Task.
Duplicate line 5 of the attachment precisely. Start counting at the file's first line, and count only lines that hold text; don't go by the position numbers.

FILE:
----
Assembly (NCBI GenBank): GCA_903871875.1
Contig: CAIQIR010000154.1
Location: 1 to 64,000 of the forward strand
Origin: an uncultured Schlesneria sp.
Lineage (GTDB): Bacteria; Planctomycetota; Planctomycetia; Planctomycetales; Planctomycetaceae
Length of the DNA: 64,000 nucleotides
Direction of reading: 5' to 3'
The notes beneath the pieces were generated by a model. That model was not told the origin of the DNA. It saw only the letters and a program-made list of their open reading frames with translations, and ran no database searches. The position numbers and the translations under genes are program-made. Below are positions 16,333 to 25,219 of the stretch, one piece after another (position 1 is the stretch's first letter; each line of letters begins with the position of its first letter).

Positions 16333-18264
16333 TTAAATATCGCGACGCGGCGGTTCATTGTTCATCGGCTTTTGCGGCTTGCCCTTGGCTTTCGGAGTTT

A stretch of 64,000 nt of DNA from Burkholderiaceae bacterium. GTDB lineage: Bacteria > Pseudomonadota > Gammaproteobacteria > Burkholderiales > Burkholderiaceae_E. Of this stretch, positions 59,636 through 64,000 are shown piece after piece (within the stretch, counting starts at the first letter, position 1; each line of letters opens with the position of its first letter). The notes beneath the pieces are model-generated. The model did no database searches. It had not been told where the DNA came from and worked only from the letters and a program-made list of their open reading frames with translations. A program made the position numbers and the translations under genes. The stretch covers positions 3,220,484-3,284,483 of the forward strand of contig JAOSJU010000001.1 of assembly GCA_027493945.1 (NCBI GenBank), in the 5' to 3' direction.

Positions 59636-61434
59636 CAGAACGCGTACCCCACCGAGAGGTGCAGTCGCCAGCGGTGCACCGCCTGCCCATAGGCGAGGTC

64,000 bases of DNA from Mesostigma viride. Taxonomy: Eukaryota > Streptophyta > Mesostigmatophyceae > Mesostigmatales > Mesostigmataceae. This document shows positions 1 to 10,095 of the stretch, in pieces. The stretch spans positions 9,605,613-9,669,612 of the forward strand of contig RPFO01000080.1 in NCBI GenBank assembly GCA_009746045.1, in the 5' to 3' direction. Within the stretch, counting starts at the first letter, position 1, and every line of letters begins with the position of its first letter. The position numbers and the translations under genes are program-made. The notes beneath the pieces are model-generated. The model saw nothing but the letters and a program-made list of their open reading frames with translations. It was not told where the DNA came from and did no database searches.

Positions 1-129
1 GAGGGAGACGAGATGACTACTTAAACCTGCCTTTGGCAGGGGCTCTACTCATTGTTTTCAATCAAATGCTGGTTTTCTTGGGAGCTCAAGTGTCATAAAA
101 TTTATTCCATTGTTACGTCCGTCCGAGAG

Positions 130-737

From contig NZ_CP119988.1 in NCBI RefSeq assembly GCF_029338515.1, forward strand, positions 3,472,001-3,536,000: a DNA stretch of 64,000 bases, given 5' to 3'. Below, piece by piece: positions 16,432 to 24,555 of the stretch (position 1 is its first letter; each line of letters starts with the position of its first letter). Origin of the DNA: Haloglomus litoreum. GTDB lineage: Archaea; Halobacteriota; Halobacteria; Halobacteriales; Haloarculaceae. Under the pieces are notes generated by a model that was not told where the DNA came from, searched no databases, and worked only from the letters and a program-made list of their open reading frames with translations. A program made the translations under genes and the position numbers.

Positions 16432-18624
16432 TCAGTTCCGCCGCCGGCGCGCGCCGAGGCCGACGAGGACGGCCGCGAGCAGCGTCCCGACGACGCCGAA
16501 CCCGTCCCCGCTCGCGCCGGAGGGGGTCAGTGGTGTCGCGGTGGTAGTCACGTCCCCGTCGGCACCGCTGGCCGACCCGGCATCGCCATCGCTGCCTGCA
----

Lineage (GTDB): Bacteria; Planctomycetota; Planctomycetia; Planctomycetales; Planctomycetaceae